The New England Renaissance
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The New England Renaissance
(1800 – 1860)
American literature, in its most basic structure, has it roots in British literature. The earlier writers knew Chaucer, Shakespeare, Milton, Pope, Dryden, Spenser, Donne, and Bacon. Most families had copies of the Authorized Version of the Bible of 1611, commonly known as the King James Version. As time went on, American writers continued to be influenced by Dickens, the Bronte sisters , Austen and Shelley. The separation of British and American literature began from the first step onto what is now American soil, but rejoins more so

in this present era, as the ability to communicate and purchase books internationally increases. The American literary scene today was built on many years of metamorphosis, as much of a melting pot as the rest of American culture.

The literary achievements of the Knickerbocker group of writers were practically accomplished by 1850. During the larger part of that first half century, there had been no question of the literary predominance of New York; New England had played, comparatively, an inconspicuous part in the field of national literature. A few of Longfellows earliest poems were published previous to 1830, and some of Whittiers also; but it was really nearer 1840 than 1830 that either obtained general recognition as a poet. Emersons first series of Essays was published in 1841, and Hawthornes Mosses from an Old Manse in 1846. The Scarlet Letter did not appear until 1850. It was, nevertheless, a period of intellectual activity. In Boston and Cambridge, new ideas were stirring the minds of the thinkers, and throughout the New England States, which were advancing rapidly in material prosperity by the establishment of manufacturing interests and the building up of a rich trade with the East Indies, the intellectual life of the people was feeling the stimulus of its own energy in rather remarkable degree.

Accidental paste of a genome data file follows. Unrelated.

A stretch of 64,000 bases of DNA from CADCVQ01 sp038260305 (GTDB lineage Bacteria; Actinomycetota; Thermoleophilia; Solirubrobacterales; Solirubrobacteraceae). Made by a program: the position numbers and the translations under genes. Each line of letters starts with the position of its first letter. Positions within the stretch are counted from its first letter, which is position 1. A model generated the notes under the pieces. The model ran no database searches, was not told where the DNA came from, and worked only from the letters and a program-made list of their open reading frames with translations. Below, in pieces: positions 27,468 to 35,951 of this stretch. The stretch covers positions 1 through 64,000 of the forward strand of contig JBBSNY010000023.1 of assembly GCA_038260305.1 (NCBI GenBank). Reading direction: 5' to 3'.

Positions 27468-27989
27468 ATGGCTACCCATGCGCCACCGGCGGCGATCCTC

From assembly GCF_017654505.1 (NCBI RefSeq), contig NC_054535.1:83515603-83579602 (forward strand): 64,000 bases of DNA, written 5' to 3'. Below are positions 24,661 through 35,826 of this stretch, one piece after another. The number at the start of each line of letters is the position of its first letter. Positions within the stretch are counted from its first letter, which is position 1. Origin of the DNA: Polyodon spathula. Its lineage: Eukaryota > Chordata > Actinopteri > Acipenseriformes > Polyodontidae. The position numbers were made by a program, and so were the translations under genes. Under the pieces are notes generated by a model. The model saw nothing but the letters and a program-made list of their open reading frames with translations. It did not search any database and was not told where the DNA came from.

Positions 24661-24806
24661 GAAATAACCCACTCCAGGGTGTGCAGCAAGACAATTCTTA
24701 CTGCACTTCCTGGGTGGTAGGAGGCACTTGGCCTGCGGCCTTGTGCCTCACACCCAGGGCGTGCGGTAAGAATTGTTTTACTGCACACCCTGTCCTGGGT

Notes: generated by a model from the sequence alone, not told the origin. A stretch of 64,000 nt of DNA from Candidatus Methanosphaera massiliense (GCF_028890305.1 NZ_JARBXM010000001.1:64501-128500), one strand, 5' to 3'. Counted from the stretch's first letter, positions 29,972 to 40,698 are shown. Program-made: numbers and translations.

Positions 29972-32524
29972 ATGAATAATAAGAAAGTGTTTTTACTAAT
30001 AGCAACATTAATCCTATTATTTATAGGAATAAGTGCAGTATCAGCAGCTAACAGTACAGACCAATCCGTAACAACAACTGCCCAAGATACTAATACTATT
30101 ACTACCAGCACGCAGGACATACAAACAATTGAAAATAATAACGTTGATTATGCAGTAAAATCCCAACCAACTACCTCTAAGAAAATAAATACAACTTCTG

The first phase of this new awakening is recognized in the Unitarian movement which spread over New England during the early years of the century. Opposition to the Calvinistic doctrines of the Presbyterian and other orthodox denominations had existed in the colonies even in Revolutionary times, but it was not till near the end of the eighteenth century that this opposition assumed the aspect of an important religious controversy. The arena in which John Cotton and his grandson, Cotton Mather, Roger Williams, and the many lesser controversialists of the colonial period had waged their theological battles was again the scene of an intellectual and religious agitation which in its immediate effects and subsequent influence was more far reaching even than that celebrated movement of the preceding century, — the Great Awakening of 1734-44. In 1805, Harvard College — the fountain-head of New England literature — elected a Unitarian as professor of Divinity. By the end of the first decade, nearly every prominent Congregational pulpit in eastern Massachusetts was held by a preacher of Unitarian doctrine. The theological seminary at Andover was founded in 1807 to combat the new teaching. Moses Stuart (1780- 1852) and Leonard Woods (1774-1854) became famous as teachers in this institution and as defenders of the orthodox creed. Lyman Beecher (1775-1863), the father ofHenry Ward Beecher and Harriet Beecher Stowe, was the ablest and best-known champion of orthodoxy in New England. In 1826, he was called from his church in Litchfield, Connecticut, to a prominent Boston pulpit, that he might have a position on the firing-line.